As insurers increasingly disclose their prices to consumers, the movement might be flawed and could potentially backfire. Without context, the recent price transparency initiatives are essentially meaningless.
The Health Care Cost Institute has launched a website listing cost information for more than 70 common health conditions and services based on claims data from four major insurers.
Because payers and providers typically negotiate prices for healthcare services, the cost of certain procedures vary greatly, with no apparent difference in quality. Maybe it's time to bring consumers into the mix, according to a recent report from Health Affairs.
UnitedHealthcare, Aetna and Humana are leading a price transparency effort that will make healthcare costs available for consumers to review online.
Debate continues about whether releasing healthcare provider payment data publicly is a good idea: Proponents say it will show taxpayers where their healthcare dollars are spent and how provider choices affect their pocketbooks. Opponents say, besides misleading the public, releasing payment data may increase healthcare costs.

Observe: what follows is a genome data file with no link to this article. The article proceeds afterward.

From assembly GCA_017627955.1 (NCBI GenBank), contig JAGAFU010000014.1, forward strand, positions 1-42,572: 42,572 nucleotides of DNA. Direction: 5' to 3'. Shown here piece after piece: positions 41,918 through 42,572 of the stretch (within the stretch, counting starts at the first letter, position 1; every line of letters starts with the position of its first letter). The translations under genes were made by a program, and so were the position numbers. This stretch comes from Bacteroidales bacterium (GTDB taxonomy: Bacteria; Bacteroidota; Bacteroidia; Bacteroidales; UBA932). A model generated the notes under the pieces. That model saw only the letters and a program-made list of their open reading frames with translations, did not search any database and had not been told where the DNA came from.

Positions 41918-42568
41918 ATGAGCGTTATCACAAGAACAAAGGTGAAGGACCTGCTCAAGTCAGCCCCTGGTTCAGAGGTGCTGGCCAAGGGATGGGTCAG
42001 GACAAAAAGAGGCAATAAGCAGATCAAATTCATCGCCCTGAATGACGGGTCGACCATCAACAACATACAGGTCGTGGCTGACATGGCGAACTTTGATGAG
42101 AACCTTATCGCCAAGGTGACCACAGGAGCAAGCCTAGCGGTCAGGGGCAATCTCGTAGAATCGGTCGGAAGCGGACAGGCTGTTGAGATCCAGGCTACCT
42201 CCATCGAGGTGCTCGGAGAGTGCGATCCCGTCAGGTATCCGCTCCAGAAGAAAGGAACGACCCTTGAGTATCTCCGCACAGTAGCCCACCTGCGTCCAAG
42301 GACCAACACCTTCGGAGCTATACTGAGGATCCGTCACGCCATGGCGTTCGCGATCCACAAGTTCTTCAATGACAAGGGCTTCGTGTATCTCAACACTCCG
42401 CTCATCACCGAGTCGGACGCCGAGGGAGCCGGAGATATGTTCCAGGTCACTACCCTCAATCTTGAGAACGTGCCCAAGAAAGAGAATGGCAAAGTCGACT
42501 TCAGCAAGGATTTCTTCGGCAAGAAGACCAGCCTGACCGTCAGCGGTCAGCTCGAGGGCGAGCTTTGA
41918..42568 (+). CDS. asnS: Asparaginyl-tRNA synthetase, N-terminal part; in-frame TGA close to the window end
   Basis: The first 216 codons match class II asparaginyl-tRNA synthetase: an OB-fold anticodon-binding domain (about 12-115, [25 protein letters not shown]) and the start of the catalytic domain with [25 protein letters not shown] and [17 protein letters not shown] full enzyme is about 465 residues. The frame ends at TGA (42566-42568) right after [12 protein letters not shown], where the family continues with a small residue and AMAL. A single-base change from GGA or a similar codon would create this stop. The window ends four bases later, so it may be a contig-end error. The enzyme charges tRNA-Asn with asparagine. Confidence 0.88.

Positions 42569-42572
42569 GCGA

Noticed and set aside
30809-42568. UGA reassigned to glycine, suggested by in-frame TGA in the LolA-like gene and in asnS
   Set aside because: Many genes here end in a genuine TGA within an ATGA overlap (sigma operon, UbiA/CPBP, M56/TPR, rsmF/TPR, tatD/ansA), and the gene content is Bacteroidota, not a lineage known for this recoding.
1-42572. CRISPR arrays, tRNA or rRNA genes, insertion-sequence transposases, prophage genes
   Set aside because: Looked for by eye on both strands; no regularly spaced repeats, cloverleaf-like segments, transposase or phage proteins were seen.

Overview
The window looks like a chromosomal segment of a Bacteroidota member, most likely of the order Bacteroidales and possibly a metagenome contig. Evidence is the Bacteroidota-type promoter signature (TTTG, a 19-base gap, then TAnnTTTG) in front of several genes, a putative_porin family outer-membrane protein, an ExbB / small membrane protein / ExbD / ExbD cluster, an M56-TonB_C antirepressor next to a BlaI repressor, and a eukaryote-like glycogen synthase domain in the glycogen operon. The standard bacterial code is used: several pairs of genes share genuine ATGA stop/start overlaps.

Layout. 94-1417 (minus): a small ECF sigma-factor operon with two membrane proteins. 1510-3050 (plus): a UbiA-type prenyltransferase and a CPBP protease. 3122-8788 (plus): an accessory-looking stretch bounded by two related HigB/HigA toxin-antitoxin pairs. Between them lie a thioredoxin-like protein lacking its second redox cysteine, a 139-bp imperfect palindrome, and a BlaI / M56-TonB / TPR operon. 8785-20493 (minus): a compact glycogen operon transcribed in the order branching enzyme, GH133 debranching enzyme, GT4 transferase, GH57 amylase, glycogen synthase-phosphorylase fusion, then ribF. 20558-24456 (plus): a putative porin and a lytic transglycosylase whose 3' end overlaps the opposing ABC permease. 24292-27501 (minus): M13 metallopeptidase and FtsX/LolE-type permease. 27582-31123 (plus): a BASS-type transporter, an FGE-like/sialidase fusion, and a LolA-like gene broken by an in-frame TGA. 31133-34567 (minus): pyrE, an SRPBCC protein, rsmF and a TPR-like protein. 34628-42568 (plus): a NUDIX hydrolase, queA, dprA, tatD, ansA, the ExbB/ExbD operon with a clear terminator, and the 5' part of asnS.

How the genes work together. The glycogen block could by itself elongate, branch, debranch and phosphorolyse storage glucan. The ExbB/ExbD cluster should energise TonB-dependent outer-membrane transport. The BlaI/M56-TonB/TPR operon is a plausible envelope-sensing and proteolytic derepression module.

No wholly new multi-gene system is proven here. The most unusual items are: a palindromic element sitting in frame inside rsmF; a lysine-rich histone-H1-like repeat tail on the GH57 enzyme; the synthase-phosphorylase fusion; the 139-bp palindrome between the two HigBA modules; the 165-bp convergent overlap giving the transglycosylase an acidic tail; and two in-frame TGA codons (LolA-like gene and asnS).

While healthcare spending growth is at an all-time low, Americans are paying more and more out of their own pockets, according to a new report from the Health Care Cost Institute.
Healthcare spending, which has continued to climb in recent years, is driven by ever-rising prices charged by providers, not increased utilization of healthcare services, said a new report from the Health Care Cost Institute.
Insurers and consumers spent almost $88 billion in 2010 on children's healthcare, up almost 12 percent from 2007. That increase comes amid a 5.7 percent drop in the number of children covered by employer-sponsored insurance.
Insurers are facing high costs for many common medical services because doctors, hospitals and drugmakers are raising prices faster than inflation, according to a new report released Monday from the Health Care Cost Institute.
Much of healthcare inflation in recent years may be attributed to prices charged by hospitals and like providers, according to a study by non-partisan think tank the Health Care Cost Institute.